It is well-documented in the literature on labour markets
that personal connections, friendships, and other types of networks matter a
lot for finding a job. For example, applicants with friends in the recruiting organisation
are more likely to get a job offer.
This may be perfectly rational for the recruiting firm; the friends of the candidate in the organization can be a great source of information about the applicant. As a result, the firm can be more assured of the job qualities of the person. Put differently, the candidate will pose less of a risk – in terms of potentially turning out to be a hiring mistake – if he or she has friends in the firm who have provided inside information. Therefore, employers may be more eager to hire new people who already have friends in the firm.
But professor Adina Sterling from Washington University suspected there might be another reason why job applicants with friends in the firm might be more attractive to an employer than those without. For quite a few jobs – especially if it concerns newly recruited MBA students – applicants will simultaneously apply for multiple jobs and then pick the most attractive offer they receive. And this can be very costly for a firm: the recruitment procedure can be very expensive, with multiple rounds of interviews and tests, but the time the candidate “sits on an offer” before eventually rejecting it may also precisely be the time that the numbers 2 and 3 on the list also secure and accept offers elsewhere. Therefore, understandably, firms are eager to limit the number of rejections they receive from candidates to whom they offered the job, and if they get rejected they want it to happen asap.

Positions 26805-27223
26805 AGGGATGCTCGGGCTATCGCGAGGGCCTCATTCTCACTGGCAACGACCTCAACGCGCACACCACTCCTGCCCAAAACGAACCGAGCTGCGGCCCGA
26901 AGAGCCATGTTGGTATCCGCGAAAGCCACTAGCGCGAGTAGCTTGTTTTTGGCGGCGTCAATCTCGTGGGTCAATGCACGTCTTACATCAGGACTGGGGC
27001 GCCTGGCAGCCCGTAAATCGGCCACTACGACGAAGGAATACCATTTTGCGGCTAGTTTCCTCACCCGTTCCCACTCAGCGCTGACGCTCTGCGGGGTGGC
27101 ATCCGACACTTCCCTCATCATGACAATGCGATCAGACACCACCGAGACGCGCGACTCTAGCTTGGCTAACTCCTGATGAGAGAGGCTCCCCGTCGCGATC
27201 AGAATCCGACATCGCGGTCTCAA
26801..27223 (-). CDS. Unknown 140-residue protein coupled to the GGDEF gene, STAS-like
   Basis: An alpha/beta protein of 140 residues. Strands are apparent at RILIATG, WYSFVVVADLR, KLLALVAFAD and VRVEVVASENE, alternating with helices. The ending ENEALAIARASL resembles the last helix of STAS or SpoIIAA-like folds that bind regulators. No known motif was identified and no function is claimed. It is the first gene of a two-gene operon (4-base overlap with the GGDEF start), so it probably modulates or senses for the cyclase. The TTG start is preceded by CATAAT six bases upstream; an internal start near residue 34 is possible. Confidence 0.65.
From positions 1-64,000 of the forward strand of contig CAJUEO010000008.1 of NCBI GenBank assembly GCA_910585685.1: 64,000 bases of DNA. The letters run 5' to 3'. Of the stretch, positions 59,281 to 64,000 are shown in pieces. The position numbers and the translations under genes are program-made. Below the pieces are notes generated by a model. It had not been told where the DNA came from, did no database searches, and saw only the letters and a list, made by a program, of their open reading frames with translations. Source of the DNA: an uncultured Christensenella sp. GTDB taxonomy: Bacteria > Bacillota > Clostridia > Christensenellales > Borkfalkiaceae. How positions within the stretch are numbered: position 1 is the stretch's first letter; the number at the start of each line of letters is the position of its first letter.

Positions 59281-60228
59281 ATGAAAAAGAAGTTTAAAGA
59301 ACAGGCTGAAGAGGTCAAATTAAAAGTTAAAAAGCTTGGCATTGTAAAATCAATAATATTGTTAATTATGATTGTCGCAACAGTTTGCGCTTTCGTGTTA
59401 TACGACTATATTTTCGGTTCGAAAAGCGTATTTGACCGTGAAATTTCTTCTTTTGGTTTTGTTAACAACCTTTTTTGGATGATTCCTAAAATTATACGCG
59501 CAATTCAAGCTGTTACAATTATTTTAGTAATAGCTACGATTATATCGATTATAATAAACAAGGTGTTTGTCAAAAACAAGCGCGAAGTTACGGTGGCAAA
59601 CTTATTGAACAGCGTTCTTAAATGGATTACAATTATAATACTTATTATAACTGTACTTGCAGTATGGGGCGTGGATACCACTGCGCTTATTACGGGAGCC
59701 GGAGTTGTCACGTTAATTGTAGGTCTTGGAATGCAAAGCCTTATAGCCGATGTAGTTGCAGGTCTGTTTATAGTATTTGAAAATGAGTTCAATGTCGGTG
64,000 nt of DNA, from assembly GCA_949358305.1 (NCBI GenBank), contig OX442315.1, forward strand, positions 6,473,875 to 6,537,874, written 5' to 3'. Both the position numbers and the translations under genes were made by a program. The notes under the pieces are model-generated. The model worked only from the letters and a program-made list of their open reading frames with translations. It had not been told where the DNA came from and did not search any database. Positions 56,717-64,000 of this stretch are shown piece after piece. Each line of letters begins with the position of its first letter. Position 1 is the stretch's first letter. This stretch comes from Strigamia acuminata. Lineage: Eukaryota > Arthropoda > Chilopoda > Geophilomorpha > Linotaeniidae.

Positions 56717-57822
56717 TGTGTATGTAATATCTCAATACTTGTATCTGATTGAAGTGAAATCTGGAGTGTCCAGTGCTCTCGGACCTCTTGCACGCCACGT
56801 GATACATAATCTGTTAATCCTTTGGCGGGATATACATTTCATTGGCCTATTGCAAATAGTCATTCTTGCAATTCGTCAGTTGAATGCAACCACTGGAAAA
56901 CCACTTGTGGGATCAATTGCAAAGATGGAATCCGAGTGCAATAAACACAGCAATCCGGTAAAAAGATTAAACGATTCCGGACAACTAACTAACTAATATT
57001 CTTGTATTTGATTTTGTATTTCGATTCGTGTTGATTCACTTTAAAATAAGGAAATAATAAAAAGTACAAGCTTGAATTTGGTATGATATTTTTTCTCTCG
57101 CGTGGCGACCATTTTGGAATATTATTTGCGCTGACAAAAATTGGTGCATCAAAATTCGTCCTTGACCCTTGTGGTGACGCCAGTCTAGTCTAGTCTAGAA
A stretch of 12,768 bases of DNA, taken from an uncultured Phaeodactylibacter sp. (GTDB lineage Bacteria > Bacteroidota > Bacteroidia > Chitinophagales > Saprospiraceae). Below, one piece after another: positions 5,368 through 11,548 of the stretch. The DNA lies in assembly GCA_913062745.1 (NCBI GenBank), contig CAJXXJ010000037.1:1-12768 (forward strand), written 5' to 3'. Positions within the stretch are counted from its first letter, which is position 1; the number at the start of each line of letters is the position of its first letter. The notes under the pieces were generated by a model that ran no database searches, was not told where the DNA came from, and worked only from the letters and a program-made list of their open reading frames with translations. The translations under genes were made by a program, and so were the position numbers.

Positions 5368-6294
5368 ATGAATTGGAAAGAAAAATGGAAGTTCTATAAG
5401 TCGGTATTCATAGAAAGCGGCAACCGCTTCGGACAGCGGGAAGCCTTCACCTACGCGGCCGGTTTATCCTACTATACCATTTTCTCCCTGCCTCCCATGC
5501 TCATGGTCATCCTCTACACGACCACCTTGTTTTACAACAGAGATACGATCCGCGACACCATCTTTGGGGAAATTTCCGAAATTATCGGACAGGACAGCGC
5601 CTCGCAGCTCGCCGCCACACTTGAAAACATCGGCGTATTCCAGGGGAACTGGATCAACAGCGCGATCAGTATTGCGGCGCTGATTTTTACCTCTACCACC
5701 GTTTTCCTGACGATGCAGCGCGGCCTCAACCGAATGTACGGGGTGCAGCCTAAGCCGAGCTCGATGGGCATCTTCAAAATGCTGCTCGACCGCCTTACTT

Friendships and Strategic Behavior in Labor Markets, Adina Sterling (Washington University)
Paper summary published with the author’s permission.